CTE, I should point out, is I think certified training program, right?

JACKSON: It's [Certified] Technical Education, right.

Rep. Dillingham, you mentioned to us last night that you were disappointed by some things that happened in the last legislative session. Can you detail those and tell us whether the governor addressed any of them last night?

DILLINGHAM: I think we were talking about her reference to that, you know, we're Maine, we're not Washington, and Washington politics don't belong underneath, you know, our dome. And I've always been a very large proponent, big proponent, about civility and the way that we treat each other, and that people expect more from us when we are elected to represent them in Augusta in the way that we act and conduct ourselves. And that goes along with what we say about each other. So some of my disappointment came from - and it's not specific to either party - but the way that maybe we don't always follow decorum, and maybe in some some interviews, you know, the name calling. It's just not necessary. It's not conducive to sitting down, as I mentioned, you know, sitting down working with each other. I think we need to raise the bar. People expect more than us, and as they should.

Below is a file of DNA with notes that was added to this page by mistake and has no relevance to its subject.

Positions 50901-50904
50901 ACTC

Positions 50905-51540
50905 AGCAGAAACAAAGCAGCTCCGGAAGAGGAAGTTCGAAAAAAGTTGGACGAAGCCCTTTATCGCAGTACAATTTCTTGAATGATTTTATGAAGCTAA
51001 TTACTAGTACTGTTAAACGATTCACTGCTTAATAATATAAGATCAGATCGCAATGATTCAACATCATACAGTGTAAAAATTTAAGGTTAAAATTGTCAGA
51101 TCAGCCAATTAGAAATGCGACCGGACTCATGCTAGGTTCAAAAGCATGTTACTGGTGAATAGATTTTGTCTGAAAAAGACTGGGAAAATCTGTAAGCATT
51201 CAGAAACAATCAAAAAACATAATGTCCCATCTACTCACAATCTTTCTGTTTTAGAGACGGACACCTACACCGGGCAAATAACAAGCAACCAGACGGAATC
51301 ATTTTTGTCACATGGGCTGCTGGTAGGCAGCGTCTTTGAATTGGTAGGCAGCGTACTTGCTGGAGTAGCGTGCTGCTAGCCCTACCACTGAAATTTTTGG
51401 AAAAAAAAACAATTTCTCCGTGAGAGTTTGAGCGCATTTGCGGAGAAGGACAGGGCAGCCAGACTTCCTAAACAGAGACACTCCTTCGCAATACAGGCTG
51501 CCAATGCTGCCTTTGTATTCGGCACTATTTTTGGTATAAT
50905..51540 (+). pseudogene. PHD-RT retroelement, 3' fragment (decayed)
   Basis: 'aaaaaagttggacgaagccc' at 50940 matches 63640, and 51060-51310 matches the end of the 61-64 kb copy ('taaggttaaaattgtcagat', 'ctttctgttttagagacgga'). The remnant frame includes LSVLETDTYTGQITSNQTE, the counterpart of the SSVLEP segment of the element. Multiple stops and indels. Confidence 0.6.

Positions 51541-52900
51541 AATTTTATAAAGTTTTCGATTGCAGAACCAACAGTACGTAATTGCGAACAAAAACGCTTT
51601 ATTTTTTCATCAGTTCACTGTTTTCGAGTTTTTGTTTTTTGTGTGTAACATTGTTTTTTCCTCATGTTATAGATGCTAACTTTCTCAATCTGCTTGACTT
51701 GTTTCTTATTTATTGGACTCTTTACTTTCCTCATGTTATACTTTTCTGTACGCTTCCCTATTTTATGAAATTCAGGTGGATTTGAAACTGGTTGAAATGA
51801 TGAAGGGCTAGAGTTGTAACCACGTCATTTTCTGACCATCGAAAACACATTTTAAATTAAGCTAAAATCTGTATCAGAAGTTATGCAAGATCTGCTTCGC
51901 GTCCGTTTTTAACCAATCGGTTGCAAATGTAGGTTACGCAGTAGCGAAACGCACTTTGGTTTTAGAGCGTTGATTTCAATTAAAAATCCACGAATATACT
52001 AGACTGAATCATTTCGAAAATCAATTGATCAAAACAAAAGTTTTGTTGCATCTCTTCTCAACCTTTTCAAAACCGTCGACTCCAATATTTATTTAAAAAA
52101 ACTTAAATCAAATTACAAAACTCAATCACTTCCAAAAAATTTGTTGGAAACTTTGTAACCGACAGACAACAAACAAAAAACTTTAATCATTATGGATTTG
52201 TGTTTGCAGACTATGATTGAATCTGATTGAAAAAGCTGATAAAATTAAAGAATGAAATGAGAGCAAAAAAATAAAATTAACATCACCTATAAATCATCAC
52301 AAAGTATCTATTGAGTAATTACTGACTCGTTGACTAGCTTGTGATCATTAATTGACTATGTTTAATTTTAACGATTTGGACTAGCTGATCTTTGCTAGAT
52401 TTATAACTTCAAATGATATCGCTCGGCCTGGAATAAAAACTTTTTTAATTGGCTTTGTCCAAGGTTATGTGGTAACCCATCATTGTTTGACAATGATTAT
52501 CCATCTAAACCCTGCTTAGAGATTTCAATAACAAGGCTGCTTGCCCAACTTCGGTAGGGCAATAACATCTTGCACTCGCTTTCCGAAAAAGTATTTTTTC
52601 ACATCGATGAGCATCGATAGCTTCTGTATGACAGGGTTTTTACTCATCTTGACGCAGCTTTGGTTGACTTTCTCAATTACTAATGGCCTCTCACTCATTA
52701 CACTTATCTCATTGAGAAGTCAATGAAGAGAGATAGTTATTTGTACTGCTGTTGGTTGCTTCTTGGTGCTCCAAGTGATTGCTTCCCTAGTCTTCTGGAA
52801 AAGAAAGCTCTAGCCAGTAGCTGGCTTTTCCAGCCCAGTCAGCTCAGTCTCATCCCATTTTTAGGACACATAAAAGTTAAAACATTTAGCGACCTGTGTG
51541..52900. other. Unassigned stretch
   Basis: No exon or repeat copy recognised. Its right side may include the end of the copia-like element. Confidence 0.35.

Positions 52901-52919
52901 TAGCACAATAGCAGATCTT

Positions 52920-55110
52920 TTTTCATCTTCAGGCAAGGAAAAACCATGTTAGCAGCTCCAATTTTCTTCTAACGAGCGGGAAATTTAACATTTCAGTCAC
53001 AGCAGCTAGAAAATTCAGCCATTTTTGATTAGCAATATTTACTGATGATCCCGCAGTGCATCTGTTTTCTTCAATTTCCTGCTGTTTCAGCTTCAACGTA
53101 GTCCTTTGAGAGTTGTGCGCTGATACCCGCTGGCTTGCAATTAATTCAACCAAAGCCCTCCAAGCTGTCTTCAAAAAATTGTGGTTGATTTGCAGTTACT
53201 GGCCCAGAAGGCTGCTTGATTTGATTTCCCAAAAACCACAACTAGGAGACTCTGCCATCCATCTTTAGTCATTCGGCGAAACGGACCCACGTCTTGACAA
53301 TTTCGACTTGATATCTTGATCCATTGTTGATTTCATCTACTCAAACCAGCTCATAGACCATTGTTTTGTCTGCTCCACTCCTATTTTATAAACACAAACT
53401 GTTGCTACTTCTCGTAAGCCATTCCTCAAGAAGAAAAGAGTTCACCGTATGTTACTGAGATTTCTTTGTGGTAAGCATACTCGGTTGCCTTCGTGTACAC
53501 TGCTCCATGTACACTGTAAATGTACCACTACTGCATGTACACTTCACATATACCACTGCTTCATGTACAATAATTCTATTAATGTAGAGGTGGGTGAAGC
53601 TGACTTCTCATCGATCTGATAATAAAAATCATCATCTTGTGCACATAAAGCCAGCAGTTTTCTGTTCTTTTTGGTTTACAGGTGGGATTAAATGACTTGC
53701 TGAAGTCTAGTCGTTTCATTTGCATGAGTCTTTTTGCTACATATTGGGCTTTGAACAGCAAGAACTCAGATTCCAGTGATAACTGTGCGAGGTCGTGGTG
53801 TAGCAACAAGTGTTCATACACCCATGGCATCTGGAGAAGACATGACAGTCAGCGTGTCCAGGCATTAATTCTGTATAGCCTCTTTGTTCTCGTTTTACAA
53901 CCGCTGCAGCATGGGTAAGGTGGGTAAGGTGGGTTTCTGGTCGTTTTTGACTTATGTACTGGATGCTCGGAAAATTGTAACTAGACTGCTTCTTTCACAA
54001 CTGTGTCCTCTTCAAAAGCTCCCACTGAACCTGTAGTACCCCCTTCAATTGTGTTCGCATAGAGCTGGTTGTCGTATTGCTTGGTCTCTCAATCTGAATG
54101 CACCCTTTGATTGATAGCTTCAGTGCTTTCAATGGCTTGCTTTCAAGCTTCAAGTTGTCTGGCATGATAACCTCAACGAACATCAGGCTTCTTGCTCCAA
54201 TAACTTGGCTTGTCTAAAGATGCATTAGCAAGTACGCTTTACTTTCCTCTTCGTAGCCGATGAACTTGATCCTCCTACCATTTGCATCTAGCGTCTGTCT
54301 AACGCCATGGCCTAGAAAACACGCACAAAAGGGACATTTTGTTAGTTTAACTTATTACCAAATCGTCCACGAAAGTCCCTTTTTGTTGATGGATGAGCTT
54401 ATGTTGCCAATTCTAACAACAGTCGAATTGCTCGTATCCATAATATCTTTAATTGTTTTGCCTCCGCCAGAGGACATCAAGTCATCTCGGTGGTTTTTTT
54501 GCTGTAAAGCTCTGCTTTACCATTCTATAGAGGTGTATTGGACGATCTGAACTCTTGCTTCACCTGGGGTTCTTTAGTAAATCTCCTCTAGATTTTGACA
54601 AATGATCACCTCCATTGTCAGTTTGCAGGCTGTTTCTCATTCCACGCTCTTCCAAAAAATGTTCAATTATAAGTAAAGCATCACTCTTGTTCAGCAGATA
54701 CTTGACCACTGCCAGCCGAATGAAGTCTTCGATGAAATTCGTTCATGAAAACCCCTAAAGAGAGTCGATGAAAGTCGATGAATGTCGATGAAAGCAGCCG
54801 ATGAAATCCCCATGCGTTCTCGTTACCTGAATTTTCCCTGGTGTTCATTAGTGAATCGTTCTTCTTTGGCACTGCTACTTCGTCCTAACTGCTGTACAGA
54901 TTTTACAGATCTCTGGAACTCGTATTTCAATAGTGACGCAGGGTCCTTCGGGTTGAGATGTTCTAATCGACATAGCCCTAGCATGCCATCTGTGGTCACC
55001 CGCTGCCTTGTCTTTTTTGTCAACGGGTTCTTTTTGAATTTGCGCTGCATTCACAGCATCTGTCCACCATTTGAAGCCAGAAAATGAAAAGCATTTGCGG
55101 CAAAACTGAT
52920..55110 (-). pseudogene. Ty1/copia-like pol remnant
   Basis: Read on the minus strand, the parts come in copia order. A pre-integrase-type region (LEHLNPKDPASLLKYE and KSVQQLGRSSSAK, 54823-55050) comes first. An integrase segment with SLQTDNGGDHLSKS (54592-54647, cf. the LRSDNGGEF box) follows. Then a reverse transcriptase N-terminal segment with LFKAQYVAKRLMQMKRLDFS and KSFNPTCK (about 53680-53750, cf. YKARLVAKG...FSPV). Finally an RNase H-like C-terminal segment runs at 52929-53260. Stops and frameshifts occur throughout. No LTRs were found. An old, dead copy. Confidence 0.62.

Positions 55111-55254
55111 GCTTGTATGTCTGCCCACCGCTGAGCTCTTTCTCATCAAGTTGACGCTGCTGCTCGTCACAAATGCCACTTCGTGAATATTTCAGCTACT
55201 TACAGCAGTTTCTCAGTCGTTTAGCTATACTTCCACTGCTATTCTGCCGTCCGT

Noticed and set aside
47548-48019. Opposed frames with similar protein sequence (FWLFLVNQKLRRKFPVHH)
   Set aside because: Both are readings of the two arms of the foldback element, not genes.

Yeah, and certainly, I think you would think the tone of the governor's speech last night was certainly OK, correct?

DILLINGHAM: Oh, no, absolutely. And specifically, when we were talking about that it was more that the governor was referencing that we should be able to work together. And I don't have that issue with her. I think that she's always been very open to myself and members of my caucus. I think I was referring more to the legislative bodies and we maybe need to raise our expectations in the way that we deal and work with each other.